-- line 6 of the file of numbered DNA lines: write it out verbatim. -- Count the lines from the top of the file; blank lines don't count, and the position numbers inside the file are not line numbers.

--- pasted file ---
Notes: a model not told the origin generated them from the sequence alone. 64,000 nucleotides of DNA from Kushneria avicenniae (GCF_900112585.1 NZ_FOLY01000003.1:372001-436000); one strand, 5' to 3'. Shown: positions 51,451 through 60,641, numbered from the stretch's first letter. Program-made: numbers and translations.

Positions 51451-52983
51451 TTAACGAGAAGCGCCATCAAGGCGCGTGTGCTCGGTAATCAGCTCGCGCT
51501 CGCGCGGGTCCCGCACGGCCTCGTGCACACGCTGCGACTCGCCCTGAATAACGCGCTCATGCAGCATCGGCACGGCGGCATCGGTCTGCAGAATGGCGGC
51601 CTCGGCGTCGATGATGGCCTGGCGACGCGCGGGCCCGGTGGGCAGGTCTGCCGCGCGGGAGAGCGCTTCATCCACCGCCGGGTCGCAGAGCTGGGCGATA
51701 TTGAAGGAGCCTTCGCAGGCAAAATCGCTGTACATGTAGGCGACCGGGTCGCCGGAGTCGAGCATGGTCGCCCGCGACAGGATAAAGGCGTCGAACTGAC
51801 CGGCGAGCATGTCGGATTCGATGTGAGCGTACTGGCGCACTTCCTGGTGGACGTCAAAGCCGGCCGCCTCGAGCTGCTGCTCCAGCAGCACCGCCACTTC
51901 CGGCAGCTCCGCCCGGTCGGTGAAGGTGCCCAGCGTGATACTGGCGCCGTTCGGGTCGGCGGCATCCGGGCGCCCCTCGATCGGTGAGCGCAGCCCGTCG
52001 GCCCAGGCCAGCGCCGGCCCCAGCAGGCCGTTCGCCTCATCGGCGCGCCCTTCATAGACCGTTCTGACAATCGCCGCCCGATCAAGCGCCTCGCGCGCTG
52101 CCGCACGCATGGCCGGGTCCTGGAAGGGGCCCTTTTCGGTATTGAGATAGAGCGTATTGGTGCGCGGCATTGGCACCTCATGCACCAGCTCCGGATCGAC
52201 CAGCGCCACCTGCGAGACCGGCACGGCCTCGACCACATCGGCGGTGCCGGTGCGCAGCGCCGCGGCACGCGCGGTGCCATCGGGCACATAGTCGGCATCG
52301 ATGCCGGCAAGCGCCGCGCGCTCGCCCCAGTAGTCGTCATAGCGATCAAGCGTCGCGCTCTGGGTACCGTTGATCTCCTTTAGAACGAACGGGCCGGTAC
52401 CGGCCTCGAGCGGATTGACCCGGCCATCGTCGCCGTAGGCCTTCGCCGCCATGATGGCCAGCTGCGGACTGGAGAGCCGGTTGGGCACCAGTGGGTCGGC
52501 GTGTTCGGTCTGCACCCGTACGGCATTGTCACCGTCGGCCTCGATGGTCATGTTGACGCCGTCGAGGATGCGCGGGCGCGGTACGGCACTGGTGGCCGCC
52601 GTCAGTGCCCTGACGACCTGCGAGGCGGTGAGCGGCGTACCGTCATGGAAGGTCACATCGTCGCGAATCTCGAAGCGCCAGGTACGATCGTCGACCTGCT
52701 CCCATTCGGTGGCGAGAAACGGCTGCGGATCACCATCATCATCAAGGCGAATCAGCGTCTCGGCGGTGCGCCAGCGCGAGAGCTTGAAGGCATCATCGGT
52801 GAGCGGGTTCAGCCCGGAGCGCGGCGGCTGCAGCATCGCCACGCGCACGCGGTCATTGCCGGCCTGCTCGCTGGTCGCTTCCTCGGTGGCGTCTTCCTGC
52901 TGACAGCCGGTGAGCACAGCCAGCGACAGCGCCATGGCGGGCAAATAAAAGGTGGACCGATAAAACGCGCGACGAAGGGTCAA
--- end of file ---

51701 TTGAAGGAGCCTTCGCAGGCAAAATCGCTGTACATGTAGGCGACCGGGTCGCCGGAGTCGAGCATGGTCGCCCGCGACAGGATAAAGGCGTCGAACTGAC